Two, we’ve also looked at providing electric vehicle charging, whether it’s charging stations for homes or public infrastructure. That stuff is a little tougher. Do you build it and they will come or do you wait until we get there and then build it after the fact.
Markham: Will electric vehicles put a strain on the Enmax distribution system?
Rilett: In the short-term, I can say that we’re not too worried. We haven’t seen any indication that electric vehicle adoption is likely to create havoc with our electricity grid or we’ll have problems accommodating [the extra electricity demand].
Actually, it’s not the volume of electricity that would be required, it’s the timing. Here’s a worst case scenario: everybody drives home from work, plugs their car in, and tries to charge it at 5:30 to 6 p.m. – the time of Alberta’s peak electricity consumption because people are going into the house and cooking dinner and turning on the TV, etc. If everybody on a block did that at the same time, there’s where we would start to wonder if if our transformers are large enough and can we supply all that power? So, even though overall it’s not a huge amount of electricity, the timing when people want it could be problematic.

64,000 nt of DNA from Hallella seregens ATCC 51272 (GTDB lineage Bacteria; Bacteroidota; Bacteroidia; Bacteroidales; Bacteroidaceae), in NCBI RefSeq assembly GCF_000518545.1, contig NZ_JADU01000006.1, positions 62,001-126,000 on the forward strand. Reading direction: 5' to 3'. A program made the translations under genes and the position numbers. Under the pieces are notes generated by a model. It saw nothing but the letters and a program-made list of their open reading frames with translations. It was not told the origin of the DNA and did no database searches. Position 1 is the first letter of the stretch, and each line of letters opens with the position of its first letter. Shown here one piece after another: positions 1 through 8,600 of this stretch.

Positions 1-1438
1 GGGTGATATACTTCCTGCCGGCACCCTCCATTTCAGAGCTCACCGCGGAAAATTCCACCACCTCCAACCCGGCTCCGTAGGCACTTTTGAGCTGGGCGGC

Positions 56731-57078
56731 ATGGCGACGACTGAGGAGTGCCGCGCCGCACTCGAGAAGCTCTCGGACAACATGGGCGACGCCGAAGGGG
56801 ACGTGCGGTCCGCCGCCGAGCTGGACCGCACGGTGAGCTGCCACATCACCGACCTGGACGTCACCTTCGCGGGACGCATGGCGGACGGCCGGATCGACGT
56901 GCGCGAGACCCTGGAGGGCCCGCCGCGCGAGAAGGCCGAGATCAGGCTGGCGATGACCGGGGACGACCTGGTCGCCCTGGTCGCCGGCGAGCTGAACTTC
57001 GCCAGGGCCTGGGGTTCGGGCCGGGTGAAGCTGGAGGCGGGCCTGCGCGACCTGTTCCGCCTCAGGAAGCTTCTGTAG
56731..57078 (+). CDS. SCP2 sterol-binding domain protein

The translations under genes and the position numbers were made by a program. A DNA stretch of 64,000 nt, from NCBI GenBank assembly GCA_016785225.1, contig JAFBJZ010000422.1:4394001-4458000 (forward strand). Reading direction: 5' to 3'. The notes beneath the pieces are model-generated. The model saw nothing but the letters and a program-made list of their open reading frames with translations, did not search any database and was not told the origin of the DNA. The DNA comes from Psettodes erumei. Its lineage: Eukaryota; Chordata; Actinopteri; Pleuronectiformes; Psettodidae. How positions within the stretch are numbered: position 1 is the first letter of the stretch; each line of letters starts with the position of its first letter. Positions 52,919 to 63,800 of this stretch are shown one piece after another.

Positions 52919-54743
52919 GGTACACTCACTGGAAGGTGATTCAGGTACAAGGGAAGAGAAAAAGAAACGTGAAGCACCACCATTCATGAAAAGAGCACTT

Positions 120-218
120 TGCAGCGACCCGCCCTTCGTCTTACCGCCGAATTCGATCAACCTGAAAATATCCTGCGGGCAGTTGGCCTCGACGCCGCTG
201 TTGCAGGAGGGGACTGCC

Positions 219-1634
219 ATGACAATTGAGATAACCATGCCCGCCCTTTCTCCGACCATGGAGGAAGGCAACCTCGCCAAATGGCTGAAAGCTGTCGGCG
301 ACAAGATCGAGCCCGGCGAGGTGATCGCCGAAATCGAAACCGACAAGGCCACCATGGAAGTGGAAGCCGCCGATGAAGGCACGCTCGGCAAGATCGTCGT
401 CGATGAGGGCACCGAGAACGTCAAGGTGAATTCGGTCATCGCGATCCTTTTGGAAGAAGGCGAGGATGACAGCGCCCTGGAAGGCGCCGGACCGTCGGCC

There are lots of ways to work around that problem. Encouraging people to charge their cars overnight when electricity is less expensive and the system is less taxed. Making people aware of smart chargers. If EVs really do take off, we see it increasing demand, which is not necessarily a bad thing for a utility.
Markham: A couple of months ago, the City of Calgary released its transportation study and several sections dealt with electric vehicles. Did Enmax have any input into that study?
Rilett: We talked to the City about it. Ultimately, that is the City’s strategy and it’s sort of their baby to bring along. I think I would still characterize Calgary’s approach to EVs as fairly early days. But it’s something that we’re obviously quite interested in and happy to work with them on.